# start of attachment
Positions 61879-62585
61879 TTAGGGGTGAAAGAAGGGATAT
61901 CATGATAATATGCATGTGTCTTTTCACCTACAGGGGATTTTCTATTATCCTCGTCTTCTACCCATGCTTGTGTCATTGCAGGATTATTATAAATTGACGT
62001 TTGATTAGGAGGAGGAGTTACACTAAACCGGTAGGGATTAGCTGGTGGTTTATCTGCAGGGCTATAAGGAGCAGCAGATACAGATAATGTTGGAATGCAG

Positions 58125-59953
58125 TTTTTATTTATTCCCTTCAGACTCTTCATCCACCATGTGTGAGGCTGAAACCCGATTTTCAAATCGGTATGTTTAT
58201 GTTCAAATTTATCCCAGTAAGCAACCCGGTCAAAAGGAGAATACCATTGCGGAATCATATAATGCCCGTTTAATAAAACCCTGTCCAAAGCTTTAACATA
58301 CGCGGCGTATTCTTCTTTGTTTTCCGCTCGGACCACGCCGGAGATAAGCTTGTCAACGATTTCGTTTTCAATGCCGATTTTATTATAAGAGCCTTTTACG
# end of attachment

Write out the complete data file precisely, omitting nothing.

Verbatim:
Positions 61879-62585
61879 TTAGGGGTGAAAGAAGGGATAT
61901 CATGATAATATGCATGTGTCTTTTCACCTACAGGGGATTTTCTATTATCCTCGTCTTCTACCCATGCTTGTGTCATTGCAGGATTATTATAAATTGACGT
62001 TTGATTAGGAGGAGGAGTTACACTAAACCGGTAGGGATTAGCTGGTGGTTTATCTGCAGGGCTATAAGGAGCAGCAGATACAGATAATGTTGGAATGCAG

Positions 58125-59953
58125 TTTTTATTTATTCCCTTCAGACTCTTCATCCACCATGTGTGAGGCTGAAACCCGATTTTCAAATCGGTATGTTTAT
58201 GTTCAAATTTATCCCAGTAAGCAACCCGGTCAAAAGGAGAATACCATTGCGGAATCATATAATGCCCGTTTAATAAAACCCTGTCCAAAGCTTTAACATA
58301 CGCGGCGTATTCTTCTTTGTTTTCCGCTCGGACCACGCCGGAGATAAGCTTGTCAACGATTTCGTTTTCAATGCCGATTTTATTATAAGAGCCTTTTACG